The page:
Par. Jake Crimmins Posté Nov 09th 2011
Overclocking on liquid nitrogen and pushing hardware into the danger zone can be very frustrating but can also be rewarding. We recently released an overclocking video that showed you how I prepare my motherboards to run on liquid nitrogen. I recently took the same setup from the video but with a different CPU, and tried to set the 3DMark03 world record with it.
After a weekend of testing I was able to secure third place in the benchmark with a score of 229,115 3DMarks. I knew I could push the CPU higher, so I made up my mind to try and take the world record poisition. After several more days of testing I was able to get the CPU clocked to 6.68GHz and get a run of 231,239 3DMarks. This was good enough for second place, and only a few thousand points behind first place.
I knew that I could easily get first place if I could just get a few more runs in with slightly higher CPU speed. Unfortunately, like I said earlier, pushing hardware to its absolute limits can be frustrating. After a five hour overclocking session, countless blue screens and crashes, the CPU finally had enough and no longer wanted to run 3DMark03. I tested the CPU one more time but it lost two of the memory channels so I was only able to run in single channel. I decided to run 3DMark05 this time, so I changed out the graphics cards to four 5870s. Again the CPU ran at 6.68GHz and I was able to get a result of 59,626 3DMarks. This was good enough for 6th place on HWBot.org.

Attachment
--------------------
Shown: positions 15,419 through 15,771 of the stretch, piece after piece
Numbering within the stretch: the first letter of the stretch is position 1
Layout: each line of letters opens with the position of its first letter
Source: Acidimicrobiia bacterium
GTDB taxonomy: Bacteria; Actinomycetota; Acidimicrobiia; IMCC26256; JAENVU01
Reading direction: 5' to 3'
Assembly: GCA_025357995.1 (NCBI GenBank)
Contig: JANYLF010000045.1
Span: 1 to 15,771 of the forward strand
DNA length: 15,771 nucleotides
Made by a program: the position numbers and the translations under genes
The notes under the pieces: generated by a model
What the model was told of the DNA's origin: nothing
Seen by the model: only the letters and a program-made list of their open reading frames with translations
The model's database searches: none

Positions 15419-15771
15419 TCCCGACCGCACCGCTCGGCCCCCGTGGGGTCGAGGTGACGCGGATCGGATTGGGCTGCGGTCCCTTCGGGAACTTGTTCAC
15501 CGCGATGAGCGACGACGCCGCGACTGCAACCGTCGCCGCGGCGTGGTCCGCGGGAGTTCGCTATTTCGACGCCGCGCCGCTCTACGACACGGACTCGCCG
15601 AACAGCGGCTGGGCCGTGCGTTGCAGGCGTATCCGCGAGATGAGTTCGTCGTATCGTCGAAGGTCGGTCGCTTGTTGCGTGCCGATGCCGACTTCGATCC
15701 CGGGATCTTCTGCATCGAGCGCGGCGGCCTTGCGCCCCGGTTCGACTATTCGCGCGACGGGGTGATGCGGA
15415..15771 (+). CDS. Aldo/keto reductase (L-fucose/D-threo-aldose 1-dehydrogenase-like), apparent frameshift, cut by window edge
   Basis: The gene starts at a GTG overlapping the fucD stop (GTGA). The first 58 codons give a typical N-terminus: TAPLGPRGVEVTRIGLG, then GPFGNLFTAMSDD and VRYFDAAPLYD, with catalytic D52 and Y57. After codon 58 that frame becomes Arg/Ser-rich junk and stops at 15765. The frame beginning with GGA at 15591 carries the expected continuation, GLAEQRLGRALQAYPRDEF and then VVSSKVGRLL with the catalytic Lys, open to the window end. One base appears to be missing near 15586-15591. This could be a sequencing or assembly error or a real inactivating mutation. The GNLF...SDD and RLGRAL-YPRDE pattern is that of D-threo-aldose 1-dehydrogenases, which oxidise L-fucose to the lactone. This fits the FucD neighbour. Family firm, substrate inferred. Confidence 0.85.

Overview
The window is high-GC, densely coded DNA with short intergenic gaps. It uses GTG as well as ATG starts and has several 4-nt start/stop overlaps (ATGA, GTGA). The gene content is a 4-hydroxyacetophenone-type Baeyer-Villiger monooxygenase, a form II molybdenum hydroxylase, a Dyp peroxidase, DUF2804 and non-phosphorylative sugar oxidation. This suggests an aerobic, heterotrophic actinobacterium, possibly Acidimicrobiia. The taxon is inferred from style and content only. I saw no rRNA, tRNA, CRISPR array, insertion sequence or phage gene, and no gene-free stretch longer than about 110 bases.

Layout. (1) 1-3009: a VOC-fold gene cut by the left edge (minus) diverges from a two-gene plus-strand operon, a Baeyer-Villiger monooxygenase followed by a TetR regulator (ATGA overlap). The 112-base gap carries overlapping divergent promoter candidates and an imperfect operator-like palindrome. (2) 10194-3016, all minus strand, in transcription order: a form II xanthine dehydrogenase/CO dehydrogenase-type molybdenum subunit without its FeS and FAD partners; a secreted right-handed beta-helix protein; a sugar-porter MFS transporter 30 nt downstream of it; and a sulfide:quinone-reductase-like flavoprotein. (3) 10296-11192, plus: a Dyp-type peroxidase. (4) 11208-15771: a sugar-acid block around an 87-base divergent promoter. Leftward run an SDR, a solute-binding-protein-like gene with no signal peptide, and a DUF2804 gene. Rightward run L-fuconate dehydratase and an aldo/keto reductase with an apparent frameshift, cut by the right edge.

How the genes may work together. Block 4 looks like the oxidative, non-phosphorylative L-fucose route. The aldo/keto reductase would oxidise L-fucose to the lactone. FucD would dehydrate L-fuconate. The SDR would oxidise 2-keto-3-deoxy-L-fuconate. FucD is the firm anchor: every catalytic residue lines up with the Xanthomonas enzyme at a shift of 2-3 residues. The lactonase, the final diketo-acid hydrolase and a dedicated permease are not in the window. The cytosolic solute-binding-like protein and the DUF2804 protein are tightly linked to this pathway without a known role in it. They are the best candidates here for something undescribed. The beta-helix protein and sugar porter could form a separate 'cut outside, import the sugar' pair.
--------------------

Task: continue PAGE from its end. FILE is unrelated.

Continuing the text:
Unfortunately I was unable to break the world record in 3DMark03, but with extreme overclocking that is the way it goes sometimes. I was still able to take a solid 2nd place, beating the previous 2nd place score by 2000 points. More details on the scores can be seen on HWBot.org 3DMark03 and 3DMark05.—